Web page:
Contribution of a native roe deer lineage to the recolonisation of the northern Apennines, Italy
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Dipartimento Medicina Veterinaria, Università di Sassari
Ambito Territoriale di Caccia Massa
Dipartimento di Scienze Veterinarie, Università di Pisa
Dipartimento Scienze Umanistiche e Sociali, Università di Sassari
Online publication date: 2023-03-06
Publication date: 2023-03-06
Corresponding author
Roberta Lecis   

Dipartimento Medicina Veterinaria, Università di Sassari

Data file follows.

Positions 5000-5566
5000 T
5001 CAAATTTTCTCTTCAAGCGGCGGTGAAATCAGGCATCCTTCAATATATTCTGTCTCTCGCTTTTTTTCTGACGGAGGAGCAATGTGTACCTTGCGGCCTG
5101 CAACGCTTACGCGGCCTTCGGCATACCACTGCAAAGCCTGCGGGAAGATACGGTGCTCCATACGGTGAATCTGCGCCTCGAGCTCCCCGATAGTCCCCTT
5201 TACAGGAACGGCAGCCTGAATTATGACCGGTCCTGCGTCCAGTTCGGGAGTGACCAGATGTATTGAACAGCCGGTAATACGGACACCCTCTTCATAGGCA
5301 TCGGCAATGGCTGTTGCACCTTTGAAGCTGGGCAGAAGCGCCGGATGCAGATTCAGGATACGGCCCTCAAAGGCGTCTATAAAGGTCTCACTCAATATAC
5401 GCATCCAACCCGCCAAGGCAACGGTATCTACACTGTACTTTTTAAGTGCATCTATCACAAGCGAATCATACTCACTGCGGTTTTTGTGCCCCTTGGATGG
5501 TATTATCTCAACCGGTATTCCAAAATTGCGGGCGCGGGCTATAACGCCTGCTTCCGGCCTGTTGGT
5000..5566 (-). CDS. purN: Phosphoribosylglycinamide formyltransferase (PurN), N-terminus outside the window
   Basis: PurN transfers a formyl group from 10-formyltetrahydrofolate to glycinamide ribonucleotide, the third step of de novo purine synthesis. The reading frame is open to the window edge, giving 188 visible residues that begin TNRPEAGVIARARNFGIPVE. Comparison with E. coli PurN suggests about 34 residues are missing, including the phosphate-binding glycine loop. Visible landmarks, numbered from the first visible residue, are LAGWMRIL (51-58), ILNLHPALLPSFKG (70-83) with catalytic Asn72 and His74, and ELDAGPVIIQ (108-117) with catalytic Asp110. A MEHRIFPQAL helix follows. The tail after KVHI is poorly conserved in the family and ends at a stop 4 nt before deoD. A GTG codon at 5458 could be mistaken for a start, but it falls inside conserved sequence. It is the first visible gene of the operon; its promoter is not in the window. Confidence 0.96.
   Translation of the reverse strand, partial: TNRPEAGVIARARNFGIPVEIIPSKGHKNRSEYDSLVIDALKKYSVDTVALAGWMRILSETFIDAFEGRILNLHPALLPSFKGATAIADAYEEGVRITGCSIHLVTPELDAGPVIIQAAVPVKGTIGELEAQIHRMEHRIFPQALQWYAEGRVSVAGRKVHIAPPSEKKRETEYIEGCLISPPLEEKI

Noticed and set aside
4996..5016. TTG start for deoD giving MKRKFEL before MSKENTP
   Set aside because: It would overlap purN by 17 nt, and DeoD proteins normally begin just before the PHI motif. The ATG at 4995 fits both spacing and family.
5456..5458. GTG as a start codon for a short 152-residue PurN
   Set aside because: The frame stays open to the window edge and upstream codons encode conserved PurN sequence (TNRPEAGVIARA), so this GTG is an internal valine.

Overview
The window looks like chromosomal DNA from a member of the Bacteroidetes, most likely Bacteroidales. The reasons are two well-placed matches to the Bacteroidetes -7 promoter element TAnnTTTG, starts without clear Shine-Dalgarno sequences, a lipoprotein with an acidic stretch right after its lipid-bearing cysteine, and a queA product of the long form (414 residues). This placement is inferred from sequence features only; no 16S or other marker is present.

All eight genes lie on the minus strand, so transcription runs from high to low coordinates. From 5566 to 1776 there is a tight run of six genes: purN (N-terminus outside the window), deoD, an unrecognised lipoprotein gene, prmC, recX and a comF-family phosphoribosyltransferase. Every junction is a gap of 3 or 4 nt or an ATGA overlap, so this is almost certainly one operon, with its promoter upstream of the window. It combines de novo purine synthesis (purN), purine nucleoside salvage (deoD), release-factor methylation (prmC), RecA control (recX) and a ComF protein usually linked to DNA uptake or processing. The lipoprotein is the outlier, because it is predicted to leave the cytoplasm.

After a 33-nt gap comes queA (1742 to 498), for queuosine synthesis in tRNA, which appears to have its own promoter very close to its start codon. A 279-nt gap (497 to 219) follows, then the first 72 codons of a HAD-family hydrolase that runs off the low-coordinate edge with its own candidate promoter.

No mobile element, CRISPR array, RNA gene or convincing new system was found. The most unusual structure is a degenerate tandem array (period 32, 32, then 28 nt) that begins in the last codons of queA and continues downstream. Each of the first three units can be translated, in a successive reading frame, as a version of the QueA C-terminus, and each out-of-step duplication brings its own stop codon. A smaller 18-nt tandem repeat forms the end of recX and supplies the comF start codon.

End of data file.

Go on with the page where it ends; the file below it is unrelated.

After facing a great decline all over Europe during the past centuries, starting from the second half of the XX century the roe deer (Capreolus capreolus) was reintroduced and strongly managed throughout its range, as other ungulate species. Overhunting and habitat change were the main factors threatening roe deer populations in Italy, where small remnant populations of putatively native roe deer survived in a few localities of eastern Alps and central-southern Italy. We investigated the genetic variation of a roe deer population inhabiting the northern Apennines in the province of Massa-Carrara (Tuscany, Italy), analysing both mitochondrial DNA control region and a total of 11 autosomal microsatellite loci, to identify possible sources and recolonisation patterns, as well as the local prevalence of native Capreolus capreolus italicus gene pool. Analyses revealed an admixed nature of roe deer in this area, merging both native and non-native lineages, with a dominance of italicus haplotypes in the matriline and a majority of non-native genetic components in the autosomal markers. The high similarity with roe deer from neighbouring areas suggests a natural population origin by immigration. Two scenarios may explain the observed pattern of genetic variation: a colonisation by a limited number of immigrants from a single admixed source (either north or south-east), or a two-step recolonisation, firstly from the south, where the italicus ancestry was prevalent, and then from the north, mostly by individuals carrying C. c. capreolus genes. This study shows the genetic consequences of translocations even in populations not directly targeted by human interventions and highlight how investigating genetic variation might be essential in species management.